The Buncombe County Board of Commissioners deadlocked last week over whether to sue the state for withholding millions of dollars in reimbursements.
At their Nov. 5 meeting, Chairman Nathan Ramsey and Commissioner David Gantt supported the politically dicey move, with Vice Chairman Bill Stanley and Commissioner David Young opposed. Commissioner Patsy Keever (who could have broken the tie) was absent due to family illness, Ramsey announced.
The chairman opened the discussion by noting that 20 North Carolina cities and counties had signed onto the lawsuit, filed in September by the Raleigh law firm of Boyce & Isley to recover the lost funds and to prevent the state from withholding any more. All told, Buncombe County has lost about $4.4 million, Ramsey noted later.
In fiscal year 2000-01, Gov. Mike Easley withheld local-government reimbursements to plug holes in the state budget but eventually returned the money, Ramsey recalled after the board meeting. In fiscal year 2001-02, the state wound up withholding $1.8 million from Buncombe County. In the current fiscal year, the General Assembly adopted a budget that provided none of the $6.2 million in reimbursements the county has traditionally received from the state, although a new half-cent sales tax that kicks in Dec. 1 is expected to deliver $3.6 million to county coffers.
The commissioners, proclaimed Gantt, have been elected to represent Buncombe County residents and their interests, no matter who’s in power in Raleigh. The county’s current bare-bones budget makes it hard for the commissioners to fulfill their promise to the Buncombe County Board of Education to bring school funding back up to its pre-2001 level. The austerity budget also denied county employees a long-overdue raise and ended years of county partnerships with local nonprofits, he noted.
And though Gantt insisted he didn’t like the lawsuit, he nonetheless declared, “I think we ought to go with this” and made a motion to that end.
But Stanley said he believed (based on a conversation with a lawyer for the Association of County Commissioners) that the state’s Balanced Budget Act gives the governor the authority to take the money.
“I just hate to see money go down the drain for something we cannot win,” observed Stanley. And even if local governments did win the suit, Stanley raised the specter of the state looking again to local governments for the money to pay the judgment.
Ramsey said he wouldn’t feel so strongly about the lawsuit if the General Assembly hadn’t passed a budget that provided no reimbursements for local governments. He also insisted that the lawsuit does not have partisan overtones. (Ellis Hankins, executive director of the N.C. League of Municipalities, sent a letter to members in September accusing Boyce & Isley of having “partisan political motivations” for filing the suit just before the election, although Hankins apologized to Gene Boyce in a subsquent e-mail, saying some of his comments had been “intemperate and inappropriate.”)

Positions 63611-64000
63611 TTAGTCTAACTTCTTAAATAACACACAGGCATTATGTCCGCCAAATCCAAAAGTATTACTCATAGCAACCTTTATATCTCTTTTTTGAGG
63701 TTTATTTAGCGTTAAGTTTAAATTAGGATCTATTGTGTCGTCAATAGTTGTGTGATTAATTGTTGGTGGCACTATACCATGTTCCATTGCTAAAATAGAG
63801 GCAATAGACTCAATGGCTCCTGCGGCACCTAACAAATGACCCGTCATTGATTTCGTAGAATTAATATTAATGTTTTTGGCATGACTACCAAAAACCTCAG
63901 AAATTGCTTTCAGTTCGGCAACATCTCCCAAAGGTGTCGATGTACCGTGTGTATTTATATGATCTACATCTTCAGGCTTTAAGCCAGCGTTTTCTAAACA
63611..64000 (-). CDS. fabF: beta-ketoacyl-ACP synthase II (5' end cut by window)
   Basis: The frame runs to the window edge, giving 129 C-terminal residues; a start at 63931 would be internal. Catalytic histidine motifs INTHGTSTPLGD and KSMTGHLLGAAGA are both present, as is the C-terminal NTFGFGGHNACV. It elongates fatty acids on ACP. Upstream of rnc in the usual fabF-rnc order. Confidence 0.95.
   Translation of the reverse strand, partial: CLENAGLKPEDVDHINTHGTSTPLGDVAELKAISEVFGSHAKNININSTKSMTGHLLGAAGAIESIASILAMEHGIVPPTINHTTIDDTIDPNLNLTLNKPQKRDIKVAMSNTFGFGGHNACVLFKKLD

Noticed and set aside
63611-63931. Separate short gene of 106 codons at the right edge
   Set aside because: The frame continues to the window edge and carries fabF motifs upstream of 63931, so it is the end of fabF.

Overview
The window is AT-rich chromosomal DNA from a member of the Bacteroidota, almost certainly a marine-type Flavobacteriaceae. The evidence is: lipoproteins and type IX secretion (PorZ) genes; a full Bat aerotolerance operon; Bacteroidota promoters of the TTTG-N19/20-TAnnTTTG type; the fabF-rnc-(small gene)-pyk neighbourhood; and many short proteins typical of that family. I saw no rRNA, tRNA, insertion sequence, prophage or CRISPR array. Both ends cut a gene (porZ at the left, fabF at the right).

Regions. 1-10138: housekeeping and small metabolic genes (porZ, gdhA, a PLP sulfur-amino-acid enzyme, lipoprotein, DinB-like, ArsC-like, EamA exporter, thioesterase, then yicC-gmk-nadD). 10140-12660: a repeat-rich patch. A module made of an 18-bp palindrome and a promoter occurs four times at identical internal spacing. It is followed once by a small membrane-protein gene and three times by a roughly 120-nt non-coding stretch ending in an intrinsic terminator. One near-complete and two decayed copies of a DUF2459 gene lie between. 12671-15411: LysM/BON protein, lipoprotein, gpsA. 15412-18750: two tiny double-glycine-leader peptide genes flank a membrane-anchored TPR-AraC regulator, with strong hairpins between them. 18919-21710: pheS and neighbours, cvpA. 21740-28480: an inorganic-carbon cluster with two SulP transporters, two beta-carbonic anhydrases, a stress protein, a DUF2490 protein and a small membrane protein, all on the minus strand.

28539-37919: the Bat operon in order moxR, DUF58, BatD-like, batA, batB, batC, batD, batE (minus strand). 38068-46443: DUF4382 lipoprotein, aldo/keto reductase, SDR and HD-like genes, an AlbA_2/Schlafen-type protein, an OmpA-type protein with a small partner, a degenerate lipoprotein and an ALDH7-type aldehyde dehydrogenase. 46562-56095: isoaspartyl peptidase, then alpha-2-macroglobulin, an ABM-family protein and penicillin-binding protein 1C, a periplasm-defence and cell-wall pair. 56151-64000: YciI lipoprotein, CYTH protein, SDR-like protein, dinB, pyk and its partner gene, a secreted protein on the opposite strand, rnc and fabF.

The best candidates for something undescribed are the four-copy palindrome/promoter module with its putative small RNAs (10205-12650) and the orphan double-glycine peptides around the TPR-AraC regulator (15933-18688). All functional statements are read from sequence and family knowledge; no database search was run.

Young feared that the county would jeopardize its working relationship with the state. And echoing Stanley, he asked: “Where do you think that money’s going to come from? It’s going to come from you and me.”
Although Ramsey conceded after the meeting that there are legitimate reasons for not joining the lawsuit, he also suggested, “What are they gonna do to us next year if we don’t raise holy terror with them?”
And even if Keever had been able to attend, the move would probably have failed anyway, since she had stated her opposition to the lawsuit, both Gantt and Ramsey said after the meeting.
“They’ll get a thank-you note from Raleigh,” Gene Boyce told Xpress last week after hearing about the split vote. Boyce (who’s won about $1.4 billion in lawsuits against the state) says local governments that don’t sign onto the suit won’t get a cut of what he expects will be a settlement approved by the General Assembly.
Cable franchise approved
With little fanfare, the commissioners unanimously passed a second reading of a 12-year franchise agreement with Charter Communications. The county expects to collect $12.5 million in franchise fees from the contract, which will also provide funding for launching local public-access TV. The contract contained two minor revisions from the version adopted by board members on Oct. 1, county negotiator John Howell told the commissioners (See “Sights and cents,” Oct. 9 Xpress,.
But the approval came only after county resident Fred English had questioned the commissioners during the public-comment session about why the public, educational and government channels (collectively called PEG) are mandatory for subscribers.
“What if I don’t want them?” he asked. English also questioned the concessions Charter had made to the county, describing the cable giant as having “significant financial problems.”
The contract concessions, noted Howell, would be funded by “subscriber reimbursement” — in other words, passed on to customers. The county, he added, needn’t worry about Charter’s financial health.